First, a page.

The recent rise of unsupervised and self-supervised learning has dramatically reduced the dependency on labeled data, providing high-quality representations for transfer on downstream tasks. Furthermore, recent works also employed these representations in a fully unsupervised setup for image classification, reducing the need for human labels on the fine-tuning stage as well. This work demonstrates that large-scale unsupervised models can also perform a more challenging object segmentation task, requiring neither pixel-level nor image-level labeling. Namely, we show that recent unsupervised GANs allow to differentiate between foreground/background pixels, providing high-quality saliency masks. By extensive comparison on common benchmarks, we outperform existing unsupervised alternatives for object segmentation, achieving new state-of-the-art.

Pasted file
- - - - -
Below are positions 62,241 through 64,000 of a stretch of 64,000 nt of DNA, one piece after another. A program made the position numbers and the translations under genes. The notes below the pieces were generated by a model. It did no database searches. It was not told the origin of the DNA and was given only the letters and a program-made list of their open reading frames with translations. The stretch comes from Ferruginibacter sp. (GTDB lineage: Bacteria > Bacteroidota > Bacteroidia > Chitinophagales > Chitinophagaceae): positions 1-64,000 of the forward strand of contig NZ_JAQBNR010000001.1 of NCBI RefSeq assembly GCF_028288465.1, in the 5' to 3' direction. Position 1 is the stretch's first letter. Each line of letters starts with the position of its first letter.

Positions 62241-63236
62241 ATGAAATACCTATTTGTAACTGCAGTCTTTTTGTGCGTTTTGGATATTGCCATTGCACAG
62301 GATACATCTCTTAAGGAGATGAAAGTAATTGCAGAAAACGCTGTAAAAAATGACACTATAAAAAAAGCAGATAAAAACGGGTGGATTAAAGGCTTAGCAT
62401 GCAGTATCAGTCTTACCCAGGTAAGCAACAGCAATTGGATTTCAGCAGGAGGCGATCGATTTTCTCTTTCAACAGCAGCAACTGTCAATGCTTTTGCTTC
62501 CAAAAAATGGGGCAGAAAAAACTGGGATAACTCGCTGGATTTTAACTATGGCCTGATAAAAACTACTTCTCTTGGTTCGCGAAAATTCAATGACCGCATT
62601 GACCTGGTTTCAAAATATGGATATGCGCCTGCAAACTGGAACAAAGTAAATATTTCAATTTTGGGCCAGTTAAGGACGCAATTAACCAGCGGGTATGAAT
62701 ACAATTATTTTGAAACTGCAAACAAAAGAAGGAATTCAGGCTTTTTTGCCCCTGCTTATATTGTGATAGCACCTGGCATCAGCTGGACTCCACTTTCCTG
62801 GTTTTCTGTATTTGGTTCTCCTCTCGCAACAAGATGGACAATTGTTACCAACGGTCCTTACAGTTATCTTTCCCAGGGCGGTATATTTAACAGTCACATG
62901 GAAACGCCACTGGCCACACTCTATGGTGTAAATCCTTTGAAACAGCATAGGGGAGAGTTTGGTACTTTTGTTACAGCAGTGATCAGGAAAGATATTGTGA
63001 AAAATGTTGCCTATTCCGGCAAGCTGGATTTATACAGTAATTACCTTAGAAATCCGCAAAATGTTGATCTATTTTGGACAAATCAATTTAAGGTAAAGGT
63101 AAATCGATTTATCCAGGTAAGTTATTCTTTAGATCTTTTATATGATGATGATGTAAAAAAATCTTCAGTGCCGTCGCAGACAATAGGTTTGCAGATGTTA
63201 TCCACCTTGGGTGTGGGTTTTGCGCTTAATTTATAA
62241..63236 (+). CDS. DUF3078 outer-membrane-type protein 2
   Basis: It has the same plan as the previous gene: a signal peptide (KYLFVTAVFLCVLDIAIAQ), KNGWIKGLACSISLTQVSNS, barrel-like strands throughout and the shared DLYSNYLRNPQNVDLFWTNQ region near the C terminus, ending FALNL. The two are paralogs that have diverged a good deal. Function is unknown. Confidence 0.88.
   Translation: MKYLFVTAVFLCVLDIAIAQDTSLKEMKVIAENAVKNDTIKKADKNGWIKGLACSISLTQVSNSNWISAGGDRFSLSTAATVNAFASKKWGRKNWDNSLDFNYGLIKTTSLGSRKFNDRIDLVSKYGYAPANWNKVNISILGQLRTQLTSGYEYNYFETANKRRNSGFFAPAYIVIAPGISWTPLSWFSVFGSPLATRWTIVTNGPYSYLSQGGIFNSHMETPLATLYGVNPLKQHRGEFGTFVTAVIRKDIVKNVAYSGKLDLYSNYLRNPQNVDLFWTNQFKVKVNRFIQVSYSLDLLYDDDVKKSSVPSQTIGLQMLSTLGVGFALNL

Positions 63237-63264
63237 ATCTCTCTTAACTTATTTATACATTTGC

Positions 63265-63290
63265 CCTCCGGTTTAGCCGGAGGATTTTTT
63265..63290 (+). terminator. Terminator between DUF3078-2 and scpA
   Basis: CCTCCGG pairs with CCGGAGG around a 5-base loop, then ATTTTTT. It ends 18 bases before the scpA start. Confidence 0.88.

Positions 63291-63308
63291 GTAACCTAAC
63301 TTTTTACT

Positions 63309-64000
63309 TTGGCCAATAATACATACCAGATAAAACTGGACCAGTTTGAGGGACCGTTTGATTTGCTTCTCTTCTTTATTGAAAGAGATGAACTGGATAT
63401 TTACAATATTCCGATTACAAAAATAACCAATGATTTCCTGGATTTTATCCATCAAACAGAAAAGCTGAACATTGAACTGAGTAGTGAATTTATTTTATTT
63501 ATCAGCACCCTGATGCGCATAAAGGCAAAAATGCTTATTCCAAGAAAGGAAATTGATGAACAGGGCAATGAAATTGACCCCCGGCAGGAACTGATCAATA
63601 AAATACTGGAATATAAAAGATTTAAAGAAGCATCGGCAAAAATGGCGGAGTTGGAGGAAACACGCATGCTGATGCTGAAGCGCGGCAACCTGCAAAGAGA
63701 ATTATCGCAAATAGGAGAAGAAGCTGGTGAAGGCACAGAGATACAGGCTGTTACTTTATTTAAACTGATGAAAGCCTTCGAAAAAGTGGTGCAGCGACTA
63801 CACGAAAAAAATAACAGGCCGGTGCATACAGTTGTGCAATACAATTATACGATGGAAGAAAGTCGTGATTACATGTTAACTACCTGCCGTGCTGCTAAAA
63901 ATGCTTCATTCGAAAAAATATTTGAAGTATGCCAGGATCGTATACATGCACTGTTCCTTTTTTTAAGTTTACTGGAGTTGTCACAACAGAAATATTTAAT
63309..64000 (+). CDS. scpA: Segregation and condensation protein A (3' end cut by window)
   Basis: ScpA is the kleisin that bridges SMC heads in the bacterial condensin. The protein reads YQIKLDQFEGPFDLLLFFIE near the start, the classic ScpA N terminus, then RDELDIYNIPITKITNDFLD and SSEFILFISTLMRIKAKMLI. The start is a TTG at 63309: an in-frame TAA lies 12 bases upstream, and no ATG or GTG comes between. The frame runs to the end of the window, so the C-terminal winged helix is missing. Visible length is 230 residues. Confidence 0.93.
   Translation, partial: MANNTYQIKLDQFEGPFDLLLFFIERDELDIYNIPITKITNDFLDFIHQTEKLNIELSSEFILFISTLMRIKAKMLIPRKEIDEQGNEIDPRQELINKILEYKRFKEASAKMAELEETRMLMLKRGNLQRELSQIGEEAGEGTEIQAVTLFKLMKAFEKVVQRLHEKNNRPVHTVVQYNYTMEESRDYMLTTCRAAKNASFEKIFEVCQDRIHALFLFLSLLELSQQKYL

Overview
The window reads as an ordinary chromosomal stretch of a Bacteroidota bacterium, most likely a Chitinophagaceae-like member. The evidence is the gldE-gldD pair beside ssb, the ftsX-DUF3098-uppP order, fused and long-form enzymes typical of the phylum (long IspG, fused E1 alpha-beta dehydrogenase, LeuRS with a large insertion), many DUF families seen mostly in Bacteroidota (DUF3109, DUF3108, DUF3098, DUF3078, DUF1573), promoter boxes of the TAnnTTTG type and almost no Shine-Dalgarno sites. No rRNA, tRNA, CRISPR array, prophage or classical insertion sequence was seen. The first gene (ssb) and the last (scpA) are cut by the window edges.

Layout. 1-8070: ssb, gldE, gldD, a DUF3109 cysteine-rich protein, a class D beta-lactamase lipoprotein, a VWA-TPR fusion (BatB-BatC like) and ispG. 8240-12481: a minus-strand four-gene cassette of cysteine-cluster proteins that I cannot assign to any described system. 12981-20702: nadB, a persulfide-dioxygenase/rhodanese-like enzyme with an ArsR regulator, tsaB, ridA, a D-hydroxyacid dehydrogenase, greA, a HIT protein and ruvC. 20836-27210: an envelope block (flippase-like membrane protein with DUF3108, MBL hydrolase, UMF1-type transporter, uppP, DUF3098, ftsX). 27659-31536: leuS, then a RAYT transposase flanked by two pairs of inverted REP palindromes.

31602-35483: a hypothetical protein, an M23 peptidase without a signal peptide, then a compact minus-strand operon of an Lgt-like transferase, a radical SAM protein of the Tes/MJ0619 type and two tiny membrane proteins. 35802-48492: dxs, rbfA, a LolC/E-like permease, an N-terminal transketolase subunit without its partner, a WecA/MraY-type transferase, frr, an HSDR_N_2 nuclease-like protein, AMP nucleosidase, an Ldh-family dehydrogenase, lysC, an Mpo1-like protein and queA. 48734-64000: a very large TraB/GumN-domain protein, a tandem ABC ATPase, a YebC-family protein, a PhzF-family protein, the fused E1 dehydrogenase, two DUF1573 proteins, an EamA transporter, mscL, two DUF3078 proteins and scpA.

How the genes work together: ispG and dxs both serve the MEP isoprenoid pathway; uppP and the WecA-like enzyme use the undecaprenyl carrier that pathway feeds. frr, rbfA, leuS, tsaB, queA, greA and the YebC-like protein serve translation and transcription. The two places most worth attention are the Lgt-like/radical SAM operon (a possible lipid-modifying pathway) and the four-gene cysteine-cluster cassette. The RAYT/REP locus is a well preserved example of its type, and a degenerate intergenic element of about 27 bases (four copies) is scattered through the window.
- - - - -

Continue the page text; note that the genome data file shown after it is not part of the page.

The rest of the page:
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Thu 22 July 19:30 - 19:35 PDT

SinIR: Efficient General Image Manipulation with Single Image Reconstruction

Jihyeong Yoo · Qifeng Chen